On June 12, 1963, civil rights leader Medgar Evers is shot to death in the driveway outside his home in Jackson, Mississippi by white supremacist Byron De La Beckwith.
During World War II, Evers volunteered for the U.S. Army and participated in the Normandy invasion. In 1952, he joined the National Association for the Advancement of Colored People (NAACP). As a field worker for the NAACP, Evers traveled through his home state encouraging poor African Americans to register to vote and recruiting them into the civil rights movement. He was instrumental in getting witnesses and evidence for the Emmitt Till murder case, which brought national attention to the plight of African Americans in the South. After Evers funeral in Jackson, he was buried with full military honors at Arlington National Cemetery in Virginia. President John F. Kennedy and many other leaders publicly condemned the killing. In 1964, the first trial of chief suspect Byron De La Beckwith ended with a deadlock by an all-white jury, sparking numerous protests. When a second all-white jury also failed to reach a decision, De La Beckwith was set free. Three decades later, the state of Mississippi reopened the case under pressure from civil rights leaders and Evers' family. In February 1994, a racially mixed jury in Jackson found Beckwith guilty of murder. The unrepentant white supremacist, aged 73, was sentenced to life imprisonment.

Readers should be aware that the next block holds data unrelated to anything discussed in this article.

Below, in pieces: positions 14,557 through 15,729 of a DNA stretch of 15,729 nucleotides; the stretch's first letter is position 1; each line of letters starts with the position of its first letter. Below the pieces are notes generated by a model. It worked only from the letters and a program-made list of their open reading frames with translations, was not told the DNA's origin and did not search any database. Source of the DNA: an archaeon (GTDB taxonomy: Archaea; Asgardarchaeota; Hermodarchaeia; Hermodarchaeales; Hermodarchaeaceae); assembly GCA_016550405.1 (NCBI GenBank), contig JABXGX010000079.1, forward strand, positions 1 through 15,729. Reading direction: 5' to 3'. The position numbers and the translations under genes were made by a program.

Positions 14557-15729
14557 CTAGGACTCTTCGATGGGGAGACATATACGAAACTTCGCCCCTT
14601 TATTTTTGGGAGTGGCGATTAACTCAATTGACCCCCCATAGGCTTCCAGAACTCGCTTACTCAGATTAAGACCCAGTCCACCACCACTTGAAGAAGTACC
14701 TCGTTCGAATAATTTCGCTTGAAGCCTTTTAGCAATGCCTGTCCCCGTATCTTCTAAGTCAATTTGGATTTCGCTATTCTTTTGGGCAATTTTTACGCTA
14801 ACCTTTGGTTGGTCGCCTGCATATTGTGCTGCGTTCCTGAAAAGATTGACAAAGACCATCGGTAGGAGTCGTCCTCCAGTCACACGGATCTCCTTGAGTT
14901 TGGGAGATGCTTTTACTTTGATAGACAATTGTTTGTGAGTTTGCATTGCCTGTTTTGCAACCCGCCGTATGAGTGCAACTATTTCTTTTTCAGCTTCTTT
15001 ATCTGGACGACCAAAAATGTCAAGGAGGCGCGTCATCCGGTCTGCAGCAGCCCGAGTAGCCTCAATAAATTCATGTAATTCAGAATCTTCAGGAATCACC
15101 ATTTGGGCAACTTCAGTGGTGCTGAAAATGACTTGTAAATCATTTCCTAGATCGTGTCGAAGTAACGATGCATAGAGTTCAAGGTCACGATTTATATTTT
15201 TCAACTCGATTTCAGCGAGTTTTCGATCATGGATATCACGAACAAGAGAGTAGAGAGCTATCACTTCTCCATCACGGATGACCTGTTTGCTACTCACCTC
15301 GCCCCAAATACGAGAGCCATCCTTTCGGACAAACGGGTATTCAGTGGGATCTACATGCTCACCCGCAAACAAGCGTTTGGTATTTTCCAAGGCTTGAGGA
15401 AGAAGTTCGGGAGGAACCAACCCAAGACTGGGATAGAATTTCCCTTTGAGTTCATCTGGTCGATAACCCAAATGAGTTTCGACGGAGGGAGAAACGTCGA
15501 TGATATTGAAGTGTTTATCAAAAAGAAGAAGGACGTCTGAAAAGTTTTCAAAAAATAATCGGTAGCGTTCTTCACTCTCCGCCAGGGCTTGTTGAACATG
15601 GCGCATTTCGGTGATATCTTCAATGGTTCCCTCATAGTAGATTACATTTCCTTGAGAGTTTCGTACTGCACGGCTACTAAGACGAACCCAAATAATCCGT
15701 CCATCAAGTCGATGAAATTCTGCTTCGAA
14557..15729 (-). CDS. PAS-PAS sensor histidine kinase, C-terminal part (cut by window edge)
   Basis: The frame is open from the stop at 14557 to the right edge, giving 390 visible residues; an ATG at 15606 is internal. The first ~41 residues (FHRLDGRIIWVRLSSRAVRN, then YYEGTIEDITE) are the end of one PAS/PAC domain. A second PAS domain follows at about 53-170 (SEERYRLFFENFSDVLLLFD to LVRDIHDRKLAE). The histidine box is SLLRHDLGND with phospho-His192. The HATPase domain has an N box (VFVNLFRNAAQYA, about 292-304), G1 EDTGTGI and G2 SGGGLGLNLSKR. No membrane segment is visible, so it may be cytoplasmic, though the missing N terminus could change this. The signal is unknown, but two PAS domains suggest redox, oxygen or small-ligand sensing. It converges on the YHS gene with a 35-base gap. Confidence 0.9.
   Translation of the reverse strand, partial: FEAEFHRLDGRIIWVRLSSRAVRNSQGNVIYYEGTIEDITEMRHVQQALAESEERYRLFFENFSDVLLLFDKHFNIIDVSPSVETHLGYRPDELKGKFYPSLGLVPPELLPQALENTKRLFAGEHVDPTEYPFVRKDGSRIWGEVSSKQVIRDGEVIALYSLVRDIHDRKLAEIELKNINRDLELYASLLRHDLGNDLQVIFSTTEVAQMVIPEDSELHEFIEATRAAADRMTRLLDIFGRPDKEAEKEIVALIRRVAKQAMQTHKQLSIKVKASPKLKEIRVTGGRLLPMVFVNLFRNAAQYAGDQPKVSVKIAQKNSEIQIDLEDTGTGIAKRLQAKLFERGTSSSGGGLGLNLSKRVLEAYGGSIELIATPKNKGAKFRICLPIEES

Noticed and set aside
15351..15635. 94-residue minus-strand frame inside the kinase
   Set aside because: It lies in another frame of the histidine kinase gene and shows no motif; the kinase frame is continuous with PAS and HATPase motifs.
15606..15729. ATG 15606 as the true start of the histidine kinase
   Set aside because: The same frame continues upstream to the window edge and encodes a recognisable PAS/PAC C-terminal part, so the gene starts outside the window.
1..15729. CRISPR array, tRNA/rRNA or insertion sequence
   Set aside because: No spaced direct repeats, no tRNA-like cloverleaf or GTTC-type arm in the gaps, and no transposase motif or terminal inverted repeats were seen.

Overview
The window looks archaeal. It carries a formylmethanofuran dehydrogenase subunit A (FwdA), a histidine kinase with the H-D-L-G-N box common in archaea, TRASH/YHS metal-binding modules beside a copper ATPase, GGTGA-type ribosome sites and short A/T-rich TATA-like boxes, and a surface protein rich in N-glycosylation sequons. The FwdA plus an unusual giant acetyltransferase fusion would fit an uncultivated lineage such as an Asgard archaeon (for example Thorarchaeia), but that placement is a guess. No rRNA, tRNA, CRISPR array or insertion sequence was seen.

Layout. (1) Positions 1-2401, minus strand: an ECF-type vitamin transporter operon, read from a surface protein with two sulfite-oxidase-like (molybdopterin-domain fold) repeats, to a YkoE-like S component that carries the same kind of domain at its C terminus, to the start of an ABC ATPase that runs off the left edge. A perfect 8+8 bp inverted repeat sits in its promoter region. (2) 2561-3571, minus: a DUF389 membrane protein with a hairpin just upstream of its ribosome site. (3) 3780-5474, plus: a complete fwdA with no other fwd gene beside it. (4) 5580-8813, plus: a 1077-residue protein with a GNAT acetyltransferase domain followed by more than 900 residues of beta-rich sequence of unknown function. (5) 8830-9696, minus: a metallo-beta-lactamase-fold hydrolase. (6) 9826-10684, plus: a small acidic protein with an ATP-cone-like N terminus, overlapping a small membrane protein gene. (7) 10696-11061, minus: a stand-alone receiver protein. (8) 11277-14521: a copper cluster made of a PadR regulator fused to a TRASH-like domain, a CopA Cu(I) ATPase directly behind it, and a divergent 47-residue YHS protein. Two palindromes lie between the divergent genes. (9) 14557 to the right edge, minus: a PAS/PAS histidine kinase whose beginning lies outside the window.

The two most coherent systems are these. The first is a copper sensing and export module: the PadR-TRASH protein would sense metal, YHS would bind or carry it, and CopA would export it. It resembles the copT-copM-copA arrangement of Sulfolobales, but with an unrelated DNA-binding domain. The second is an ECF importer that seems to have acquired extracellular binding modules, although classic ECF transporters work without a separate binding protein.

Michael Thomas Barry is the author of Murder & Mayhem 52 Crimes that Shocked Early California 1849-1949. The book can be purchased from Amazon through the following link: